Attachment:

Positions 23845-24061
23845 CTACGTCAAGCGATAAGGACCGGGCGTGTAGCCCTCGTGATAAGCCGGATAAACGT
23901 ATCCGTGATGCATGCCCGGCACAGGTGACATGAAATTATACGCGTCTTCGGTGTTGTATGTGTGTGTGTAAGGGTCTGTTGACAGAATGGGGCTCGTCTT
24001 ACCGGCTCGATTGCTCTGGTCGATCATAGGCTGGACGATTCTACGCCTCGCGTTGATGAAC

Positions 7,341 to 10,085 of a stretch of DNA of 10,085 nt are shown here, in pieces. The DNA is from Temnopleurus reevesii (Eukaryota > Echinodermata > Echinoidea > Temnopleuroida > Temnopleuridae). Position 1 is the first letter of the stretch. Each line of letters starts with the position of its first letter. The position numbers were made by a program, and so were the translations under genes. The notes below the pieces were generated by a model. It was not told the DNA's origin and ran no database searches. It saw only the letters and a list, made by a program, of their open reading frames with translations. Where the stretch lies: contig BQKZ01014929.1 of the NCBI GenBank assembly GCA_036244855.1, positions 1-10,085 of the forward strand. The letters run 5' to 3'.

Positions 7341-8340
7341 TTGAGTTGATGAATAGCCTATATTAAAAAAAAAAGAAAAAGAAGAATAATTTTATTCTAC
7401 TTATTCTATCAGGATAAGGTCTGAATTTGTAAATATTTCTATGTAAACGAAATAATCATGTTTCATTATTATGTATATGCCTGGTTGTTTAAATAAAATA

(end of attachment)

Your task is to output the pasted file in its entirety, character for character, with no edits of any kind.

Positions 23845-24061
23845 CTACGTCAAGCGATAAGGACCGGGCGTGTAGCCCTCGTGATAAGCCGGATAAACGT
23901 ATCCGTGATGCATGCCCGGCACAGGTGACATGAAATTATACGCGTCTTCGGTGTTGTATGTGTGTGTGTAAGGGTCTGTTGACAGAATGGGGCTCGTCTT
24001 ACCGGCTCGATTGCTCTGGTCGATCATAGGCTGGACGATTCTACGCCTCGCGTTGATGAAC

Positions 7,341 to 10,085 of a stretch of DNA of 10,085 nt are shown here, in pieces. The DNA is from Temnopleurus reevesii (Eukaryota > Echinodermata > Echinoidea > Temnopleuroida > Temnopleuridae). Position 1 is the first letter of the stretch. Each line of letters starts with the position of its first letter. The position numbers were made by a program, and so were the translations under genes. The notes below the pieces were generated by a model. It was not told the DNA's origin and ran no database searches. It saw only the letters and a list, made by a program, of their open reading frames with translations. Where the stretch lies: contig BQKZ01014929.1 of the NCBI GenBank assembly GCA_036244855.1, positions 1-10,085 of the forward strand. The letters run 5' to 3'.

Positions 7341-8340
7341 TTGAGTTGATGAATAGCCTATATTAAAAAAAAAAGAAAAAGAAGAATAATTTTATTCTAC
7401 TTATTCTATCAGGATAAGGTCTGAATTTGTAAATATTTCTATGTAAACGAAATAATCATGTTTCATTATTATGTATATGCCTGGTTGTTTAAATAAAATA